Human Rights Watch denounces that Azerbaijan uses cluster bombs in Upper Karabakh

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The organization has documented at least four incidents with these munitions in the conflict between Baku and Yerevan, which have not signed the treaty that prohibits them.

The truces agreed in the Upper Karabakh have remained a dead letter. The confrontations between Azerbaijan and Armenia in the war for the mountainous enclave do not stop. The escalation in the South Caucasus is about to complete a month and the fatalities are already in the thousands. This Friday, a few hours before the foreign ministers of Yerevan and Baku meet again, this time with the Secretary of State of the United States, Mike Pompeo, to discuss the conflict, Human Rights Watch has denounced that Azerbaijan has used cluster bombs in residential areas of Upper Karabakh. Baku has not signed the 2008 treaty banning this type of ammunition, which has an indiscriminate and long-lasting effect on civilians; Nor Armenia. The conflict in Upper Karabakh (or Nagorno Karabakh), a region in internationally recognized territory as Azerbaijan and inhabited and controlled by ethnic Armenians, has consumed the region for three decades.

The civil rights organization has documented on the ground at least four incidents in which Baku has attacked residential areas of Upper Karabakh with cluster bombs and confirms the complaints of the authorities in the region, which highlight that roads, electricity, gas and communication networks also they have been badly damaged. The HRW report speaks of attacks on areas with numerous residential buildings where civilians live, including one a few meters from the office of the International Committee of the Red Cross. Its experts say they have not been able to identify any military equipment or bases in the neighborhoods attacked with these cluster munitions, whose use in a residential civilian environment is prohibited by the laws of war.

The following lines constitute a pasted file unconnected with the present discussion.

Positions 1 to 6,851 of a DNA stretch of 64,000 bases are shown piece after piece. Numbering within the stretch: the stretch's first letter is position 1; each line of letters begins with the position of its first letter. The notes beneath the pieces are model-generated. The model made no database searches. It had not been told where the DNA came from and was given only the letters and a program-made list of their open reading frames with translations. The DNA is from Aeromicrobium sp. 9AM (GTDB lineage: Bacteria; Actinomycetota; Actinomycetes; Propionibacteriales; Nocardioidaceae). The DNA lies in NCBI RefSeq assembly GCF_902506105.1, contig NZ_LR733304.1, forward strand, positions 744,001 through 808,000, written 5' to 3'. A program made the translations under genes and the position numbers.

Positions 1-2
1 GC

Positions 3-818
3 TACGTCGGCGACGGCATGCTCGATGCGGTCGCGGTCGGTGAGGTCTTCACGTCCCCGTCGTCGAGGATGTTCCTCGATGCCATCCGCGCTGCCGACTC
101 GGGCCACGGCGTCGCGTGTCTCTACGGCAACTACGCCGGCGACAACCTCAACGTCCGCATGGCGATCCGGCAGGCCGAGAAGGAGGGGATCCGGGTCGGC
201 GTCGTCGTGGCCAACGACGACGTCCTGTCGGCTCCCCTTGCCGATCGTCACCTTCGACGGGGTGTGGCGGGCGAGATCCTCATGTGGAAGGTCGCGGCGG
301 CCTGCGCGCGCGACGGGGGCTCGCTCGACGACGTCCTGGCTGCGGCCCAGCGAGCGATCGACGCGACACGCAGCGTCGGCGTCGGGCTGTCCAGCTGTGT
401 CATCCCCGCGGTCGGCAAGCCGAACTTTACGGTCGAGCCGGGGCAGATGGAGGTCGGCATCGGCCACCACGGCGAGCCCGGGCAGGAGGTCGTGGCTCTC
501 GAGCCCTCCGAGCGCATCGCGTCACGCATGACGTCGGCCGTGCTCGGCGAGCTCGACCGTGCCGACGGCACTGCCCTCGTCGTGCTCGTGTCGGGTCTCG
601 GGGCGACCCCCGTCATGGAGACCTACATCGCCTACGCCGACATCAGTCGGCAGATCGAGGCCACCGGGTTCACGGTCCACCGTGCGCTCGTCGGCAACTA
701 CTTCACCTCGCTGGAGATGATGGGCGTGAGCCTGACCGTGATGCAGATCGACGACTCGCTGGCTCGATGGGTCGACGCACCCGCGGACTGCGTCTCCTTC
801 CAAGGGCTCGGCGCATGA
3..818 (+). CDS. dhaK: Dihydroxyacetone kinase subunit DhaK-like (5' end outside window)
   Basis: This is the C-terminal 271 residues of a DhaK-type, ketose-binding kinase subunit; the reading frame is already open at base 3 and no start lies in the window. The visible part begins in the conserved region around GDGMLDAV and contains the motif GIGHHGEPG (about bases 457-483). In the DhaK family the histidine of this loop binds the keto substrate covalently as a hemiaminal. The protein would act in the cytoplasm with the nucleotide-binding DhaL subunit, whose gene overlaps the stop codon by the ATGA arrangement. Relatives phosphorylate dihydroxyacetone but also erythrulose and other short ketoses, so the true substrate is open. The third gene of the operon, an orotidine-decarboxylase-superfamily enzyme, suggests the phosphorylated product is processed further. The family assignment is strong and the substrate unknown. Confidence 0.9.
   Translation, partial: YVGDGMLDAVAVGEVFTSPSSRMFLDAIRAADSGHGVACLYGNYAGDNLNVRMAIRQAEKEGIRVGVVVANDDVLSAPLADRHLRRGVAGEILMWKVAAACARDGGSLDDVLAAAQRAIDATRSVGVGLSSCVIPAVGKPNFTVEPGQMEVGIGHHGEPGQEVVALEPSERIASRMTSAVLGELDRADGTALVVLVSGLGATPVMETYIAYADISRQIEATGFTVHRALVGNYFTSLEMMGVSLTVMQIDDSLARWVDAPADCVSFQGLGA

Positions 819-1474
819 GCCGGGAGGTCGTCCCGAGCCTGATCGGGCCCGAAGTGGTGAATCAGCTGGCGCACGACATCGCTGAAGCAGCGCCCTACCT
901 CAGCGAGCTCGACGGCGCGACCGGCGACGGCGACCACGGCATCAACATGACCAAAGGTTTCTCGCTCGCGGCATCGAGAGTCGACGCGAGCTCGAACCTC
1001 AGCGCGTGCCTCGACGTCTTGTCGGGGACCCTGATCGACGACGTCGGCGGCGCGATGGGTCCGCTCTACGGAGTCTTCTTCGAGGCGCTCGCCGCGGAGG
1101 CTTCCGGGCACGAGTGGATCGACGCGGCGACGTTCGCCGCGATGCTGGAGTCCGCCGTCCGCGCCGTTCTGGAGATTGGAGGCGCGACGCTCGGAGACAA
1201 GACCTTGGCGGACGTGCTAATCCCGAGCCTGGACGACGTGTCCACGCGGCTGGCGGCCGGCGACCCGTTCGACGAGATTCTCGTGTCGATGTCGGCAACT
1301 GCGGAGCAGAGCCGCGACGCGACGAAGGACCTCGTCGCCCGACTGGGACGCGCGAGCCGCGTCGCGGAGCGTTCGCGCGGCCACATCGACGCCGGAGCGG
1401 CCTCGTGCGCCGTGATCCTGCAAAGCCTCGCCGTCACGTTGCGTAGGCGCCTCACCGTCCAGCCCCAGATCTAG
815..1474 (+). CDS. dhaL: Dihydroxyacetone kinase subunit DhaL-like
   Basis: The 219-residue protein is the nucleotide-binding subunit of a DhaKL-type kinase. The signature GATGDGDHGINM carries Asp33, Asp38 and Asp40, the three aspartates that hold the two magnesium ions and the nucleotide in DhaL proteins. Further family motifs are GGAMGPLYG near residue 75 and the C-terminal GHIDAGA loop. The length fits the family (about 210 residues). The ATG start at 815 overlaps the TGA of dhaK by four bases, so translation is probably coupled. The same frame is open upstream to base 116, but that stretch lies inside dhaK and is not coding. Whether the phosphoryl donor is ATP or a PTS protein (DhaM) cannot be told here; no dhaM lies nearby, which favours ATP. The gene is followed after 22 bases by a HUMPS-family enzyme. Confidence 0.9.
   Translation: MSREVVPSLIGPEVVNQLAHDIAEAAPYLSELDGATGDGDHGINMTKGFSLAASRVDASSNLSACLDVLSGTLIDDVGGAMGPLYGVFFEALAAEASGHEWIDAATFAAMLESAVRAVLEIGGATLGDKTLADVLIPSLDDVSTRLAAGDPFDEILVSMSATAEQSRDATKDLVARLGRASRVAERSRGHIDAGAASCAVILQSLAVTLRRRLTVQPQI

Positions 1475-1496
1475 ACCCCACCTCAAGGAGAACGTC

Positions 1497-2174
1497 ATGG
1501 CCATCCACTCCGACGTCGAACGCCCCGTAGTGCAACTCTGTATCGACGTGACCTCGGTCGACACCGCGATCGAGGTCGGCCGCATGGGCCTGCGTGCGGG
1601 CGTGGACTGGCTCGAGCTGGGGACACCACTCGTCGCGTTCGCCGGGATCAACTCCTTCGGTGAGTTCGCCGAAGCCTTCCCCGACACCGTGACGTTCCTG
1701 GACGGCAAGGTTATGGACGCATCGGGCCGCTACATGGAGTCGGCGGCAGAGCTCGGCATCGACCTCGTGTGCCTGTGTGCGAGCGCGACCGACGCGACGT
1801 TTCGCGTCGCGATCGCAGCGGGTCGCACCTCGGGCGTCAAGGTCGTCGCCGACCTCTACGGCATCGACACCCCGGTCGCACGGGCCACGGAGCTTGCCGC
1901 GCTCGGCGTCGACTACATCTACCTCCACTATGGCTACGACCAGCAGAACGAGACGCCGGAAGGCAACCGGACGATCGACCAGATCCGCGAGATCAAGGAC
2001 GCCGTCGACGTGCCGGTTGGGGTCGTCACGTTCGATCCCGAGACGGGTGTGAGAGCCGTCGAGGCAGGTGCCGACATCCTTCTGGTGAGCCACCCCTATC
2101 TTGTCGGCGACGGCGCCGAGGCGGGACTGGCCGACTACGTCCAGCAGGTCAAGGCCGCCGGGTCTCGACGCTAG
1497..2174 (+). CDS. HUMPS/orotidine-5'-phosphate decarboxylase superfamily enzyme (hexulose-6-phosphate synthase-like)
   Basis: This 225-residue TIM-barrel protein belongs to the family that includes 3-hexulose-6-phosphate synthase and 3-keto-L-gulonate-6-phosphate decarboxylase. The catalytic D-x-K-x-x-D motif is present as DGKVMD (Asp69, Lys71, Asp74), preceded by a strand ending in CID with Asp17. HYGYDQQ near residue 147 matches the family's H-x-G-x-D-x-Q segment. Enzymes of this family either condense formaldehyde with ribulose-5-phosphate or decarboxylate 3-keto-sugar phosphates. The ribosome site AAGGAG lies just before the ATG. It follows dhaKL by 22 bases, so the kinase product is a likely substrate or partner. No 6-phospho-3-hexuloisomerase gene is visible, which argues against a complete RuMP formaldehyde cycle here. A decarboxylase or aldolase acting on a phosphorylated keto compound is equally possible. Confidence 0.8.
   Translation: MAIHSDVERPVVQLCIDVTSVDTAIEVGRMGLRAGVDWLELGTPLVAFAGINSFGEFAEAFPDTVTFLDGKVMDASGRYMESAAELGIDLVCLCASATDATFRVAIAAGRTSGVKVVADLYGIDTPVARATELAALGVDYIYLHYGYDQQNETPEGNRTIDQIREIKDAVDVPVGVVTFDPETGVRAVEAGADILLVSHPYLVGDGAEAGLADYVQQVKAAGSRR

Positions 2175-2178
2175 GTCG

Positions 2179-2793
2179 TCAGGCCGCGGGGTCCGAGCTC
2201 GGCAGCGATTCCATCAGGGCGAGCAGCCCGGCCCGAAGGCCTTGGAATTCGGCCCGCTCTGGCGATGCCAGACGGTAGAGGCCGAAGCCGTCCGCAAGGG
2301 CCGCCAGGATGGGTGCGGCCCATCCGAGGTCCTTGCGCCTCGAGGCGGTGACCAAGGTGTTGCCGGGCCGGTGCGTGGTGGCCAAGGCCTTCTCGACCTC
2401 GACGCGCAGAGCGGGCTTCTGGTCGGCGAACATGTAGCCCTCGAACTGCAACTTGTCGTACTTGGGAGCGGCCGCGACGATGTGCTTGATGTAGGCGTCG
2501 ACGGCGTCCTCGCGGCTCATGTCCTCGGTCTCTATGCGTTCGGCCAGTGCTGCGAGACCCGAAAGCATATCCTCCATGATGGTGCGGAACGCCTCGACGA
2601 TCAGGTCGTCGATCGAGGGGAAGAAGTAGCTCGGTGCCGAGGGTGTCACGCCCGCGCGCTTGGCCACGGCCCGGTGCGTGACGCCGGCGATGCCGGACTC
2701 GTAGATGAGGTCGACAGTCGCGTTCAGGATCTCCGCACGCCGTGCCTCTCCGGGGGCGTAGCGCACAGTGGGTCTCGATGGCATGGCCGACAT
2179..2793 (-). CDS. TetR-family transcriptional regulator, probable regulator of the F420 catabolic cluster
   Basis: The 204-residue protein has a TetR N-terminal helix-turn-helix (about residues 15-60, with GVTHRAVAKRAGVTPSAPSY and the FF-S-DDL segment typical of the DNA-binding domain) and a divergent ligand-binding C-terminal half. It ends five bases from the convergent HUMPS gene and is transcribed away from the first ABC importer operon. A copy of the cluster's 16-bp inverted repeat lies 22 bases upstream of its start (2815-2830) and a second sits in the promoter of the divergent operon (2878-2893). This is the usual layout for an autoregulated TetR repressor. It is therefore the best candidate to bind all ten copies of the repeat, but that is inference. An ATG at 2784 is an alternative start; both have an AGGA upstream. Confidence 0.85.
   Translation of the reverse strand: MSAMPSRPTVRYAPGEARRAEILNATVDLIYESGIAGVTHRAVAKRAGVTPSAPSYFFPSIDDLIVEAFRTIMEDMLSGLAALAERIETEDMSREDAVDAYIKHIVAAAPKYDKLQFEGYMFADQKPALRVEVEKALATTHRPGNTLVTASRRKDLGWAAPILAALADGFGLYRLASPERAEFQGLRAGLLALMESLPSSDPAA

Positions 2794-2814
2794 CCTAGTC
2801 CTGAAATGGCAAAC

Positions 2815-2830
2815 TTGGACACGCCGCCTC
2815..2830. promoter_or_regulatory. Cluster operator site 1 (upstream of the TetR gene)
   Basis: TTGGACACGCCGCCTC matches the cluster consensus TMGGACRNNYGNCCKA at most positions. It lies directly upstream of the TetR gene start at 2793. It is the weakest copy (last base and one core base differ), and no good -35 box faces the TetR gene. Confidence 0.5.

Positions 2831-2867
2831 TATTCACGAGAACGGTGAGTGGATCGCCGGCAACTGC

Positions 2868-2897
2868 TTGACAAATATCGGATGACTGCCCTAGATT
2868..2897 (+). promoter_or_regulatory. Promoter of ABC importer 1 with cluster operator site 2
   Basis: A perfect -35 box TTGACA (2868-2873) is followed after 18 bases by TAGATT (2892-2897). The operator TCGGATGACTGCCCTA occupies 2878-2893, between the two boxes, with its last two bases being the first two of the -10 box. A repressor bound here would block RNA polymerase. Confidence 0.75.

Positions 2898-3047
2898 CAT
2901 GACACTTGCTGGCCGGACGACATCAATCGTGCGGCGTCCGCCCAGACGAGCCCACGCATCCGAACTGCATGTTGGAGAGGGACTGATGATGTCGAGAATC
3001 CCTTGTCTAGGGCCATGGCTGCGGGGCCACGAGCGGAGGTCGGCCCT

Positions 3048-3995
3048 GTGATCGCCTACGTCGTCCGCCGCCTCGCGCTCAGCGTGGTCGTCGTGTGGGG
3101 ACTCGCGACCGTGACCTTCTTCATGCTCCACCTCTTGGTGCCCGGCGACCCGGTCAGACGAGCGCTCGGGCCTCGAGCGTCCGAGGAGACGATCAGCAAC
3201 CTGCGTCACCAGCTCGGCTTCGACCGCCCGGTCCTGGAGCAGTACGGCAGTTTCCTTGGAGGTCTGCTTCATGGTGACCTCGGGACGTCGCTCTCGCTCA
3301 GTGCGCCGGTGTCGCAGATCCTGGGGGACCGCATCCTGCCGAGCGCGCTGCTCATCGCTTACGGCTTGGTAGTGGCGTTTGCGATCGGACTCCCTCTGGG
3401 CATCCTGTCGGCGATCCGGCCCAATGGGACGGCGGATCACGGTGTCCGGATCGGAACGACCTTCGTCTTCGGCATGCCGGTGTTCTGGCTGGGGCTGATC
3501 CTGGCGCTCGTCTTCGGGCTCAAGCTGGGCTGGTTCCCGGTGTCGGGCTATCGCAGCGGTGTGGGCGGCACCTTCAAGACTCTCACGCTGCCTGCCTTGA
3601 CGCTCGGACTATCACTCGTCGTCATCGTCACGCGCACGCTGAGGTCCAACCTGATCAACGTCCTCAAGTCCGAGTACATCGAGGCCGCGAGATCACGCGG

Azerbaijan also denounced a few weeks ago that it had suffered cluster bomb attacks. However, those responsible for Human Rights Watch emphasize that Baku did not allow its team of specialists access to the front line controlled by the Azerbaijani Army or to areas that have been attacked to carry out an on-site investigation.

Despite the diplomatic contacts and the two ceasefire agreements negotiated under the mediation of Moscow, the hostilities have already claimed about 5,000 deaths, according to the data revealed on Thursday by Russian President Vladimir Putin; some 2,000 victims on each side in a conflict that has caused thousands of displaced people from the Upper Karabakh region – which calls for self-determination – to Armenia or other countries. The specialized organizations speak of a humanitarian emergency exacerbated, in addition, by the coronavirus pandemic.

This Friday, the leader of Nagorno Karabakh, Arayik Harutyunyan, has asked Putin to use all possible tools to stop the conflict in a heavily militarized area, which serves as a corridor for world energy markets: a gas pipeline completed at the end of last year it runs close to the front line of the conflict and extends from Azerbaijan through Turkey. Russia maintains a defense agreement with Armenia by which it would be forced to intervene if attacked, but it is also an ally of Azerbaijan; and sells arms to both countries. On Thursday, Putin, who stressed that Upper Karabakh is not Armenian territory, defined relations with Baku and Yerevan as “equal.”

Moscow thus aspires to maintain its position as a mediator in the region in which it has had diplomatic hegemony since the collapse of the USSR and in which it is trying to avoid the influence of Turkey, which supports Azerbaijan diplomatically and militarily, with which has strong ties. Turkish exports of drones, rocket launchers and other military equipment to Azerbaijan have increased six-fold this year and various reports from French, Armenian and Russian intelligence point to the involvement of Syrian mercenaries in support of Azerbaijani forces and financed by Ankara. Turkey denies it. The international community is concerned that the war will escalate into a regional conflict and draw Russia, in support of Armenia, and Turkey, to support Azerbaijan.


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